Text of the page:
The Future of Moral Machines, is available here, and is followed by 129 quite interesting comments. In this article Colin does, what I consider to be an excellent job, in summarizing where we are in the development of Machine Ethics and in what ways it does and does not make sense to talk about moral machines.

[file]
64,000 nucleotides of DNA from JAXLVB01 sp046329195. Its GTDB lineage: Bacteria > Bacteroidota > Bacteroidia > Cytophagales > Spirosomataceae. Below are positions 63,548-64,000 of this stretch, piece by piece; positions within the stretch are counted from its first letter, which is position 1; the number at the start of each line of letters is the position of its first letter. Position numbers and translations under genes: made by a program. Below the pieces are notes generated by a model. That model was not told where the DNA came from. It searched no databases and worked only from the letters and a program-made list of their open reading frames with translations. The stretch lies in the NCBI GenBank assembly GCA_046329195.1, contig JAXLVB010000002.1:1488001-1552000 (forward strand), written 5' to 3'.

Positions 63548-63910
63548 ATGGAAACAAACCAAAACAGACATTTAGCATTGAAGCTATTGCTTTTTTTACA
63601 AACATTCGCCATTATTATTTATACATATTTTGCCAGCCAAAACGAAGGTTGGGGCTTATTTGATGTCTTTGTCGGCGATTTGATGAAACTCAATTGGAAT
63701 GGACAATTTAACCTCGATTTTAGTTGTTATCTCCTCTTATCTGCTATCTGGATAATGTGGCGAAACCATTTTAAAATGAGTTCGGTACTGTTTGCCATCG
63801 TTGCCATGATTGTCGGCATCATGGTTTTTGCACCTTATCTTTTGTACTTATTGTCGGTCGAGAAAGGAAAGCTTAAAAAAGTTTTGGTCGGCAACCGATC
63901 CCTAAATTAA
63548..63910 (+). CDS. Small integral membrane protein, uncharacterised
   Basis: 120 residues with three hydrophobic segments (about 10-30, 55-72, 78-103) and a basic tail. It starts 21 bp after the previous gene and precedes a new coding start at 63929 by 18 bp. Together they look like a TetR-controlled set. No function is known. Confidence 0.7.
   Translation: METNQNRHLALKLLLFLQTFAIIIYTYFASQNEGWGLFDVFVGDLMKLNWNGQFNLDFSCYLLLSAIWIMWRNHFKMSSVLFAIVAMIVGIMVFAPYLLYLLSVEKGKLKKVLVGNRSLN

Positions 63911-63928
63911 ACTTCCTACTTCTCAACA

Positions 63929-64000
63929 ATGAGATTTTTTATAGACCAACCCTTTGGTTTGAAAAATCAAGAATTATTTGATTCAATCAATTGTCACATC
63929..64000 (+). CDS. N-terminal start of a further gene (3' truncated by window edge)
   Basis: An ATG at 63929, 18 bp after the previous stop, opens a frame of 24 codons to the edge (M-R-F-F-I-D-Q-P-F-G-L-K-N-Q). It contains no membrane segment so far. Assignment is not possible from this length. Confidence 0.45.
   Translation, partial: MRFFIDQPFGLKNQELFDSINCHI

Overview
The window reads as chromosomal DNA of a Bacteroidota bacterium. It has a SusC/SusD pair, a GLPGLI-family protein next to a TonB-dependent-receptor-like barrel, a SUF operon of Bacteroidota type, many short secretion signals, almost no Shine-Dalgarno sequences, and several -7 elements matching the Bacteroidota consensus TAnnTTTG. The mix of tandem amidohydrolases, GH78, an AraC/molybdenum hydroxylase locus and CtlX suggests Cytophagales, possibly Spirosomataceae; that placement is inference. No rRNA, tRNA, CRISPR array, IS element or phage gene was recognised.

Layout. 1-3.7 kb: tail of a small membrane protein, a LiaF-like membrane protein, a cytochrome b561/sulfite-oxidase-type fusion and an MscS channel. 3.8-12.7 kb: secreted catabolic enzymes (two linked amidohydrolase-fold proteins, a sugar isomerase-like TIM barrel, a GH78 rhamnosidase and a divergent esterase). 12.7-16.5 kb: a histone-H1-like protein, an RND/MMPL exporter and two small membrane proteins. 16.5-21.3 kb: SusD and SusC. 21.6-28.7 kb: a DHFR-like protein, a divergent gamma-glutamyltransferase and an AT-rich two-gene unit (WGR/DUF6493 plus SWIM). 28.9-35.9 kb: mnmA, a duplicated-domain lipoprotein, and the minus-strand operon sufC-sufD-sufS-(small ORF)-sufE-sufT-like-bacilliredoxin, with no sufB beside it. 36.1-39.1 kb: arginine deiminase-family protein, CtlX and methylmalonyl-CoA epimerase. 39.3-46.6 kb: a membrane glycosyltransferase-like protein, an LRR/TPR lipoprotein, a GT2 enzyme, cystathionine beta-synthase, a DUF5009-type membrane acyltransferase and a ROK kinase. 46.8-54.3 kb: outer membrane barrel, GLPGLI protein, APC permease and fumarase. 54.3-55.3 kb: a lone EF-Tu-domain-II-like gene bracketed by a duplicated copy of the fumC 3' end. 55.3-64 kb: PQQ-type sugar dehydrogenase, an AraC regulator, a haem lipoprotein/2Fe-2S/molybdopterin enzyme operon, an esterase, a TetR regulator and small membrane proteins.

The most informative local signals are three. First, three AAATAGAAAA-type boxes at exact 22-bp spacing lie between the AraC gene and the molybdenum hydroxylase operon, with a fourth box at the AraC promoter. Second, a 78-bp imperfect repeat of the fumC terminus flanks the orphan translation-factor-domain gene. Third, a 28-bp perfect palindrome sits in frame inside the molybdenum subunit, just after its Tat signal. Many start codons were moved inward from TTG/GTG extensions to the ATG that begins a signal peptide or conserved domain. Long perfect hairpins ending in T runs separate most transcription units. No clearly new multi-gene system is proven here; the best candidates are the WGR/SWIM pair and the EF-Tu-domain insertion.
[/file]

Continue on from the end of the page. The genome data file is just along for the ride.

Does this talk of artificial moral agents overreach, contributing to our own dehumanization, to the reduction of human autonomy, and to lowered barriers to warfare? If so, does it grease the slope to a horrendous, dystopian future? I am sensitive to the worries, but optimistic enough to think that this kind of techno-pessimism has, over the centuries, been oversold. Luddites have always come to seem quaint, except when they were dangerous. The challenge for philosophers and engineers alike is to figure out what should and can reasonably be done in the middle space that contains somewhat autonomous, partly ethically-sensitive machines. Some may think the exploration of this space is too dangerous to allow. Prohibitionists may succeed in some areas — robot arms control, anyone? — but they will not, I believe, be able to contain the spread of increasingly autonomous robots into homes, eldercare, and public spaces, not to mention the virtual spaces in which much software already operates without a human in the loop. We want machines that do chores and errands without our having to monitor them continuously. Retailers and banks depend on software controlling all manner of operations, from credit card purchases to inventory control, freeing humans to do other things that we don’t yet know how to construct machines to do.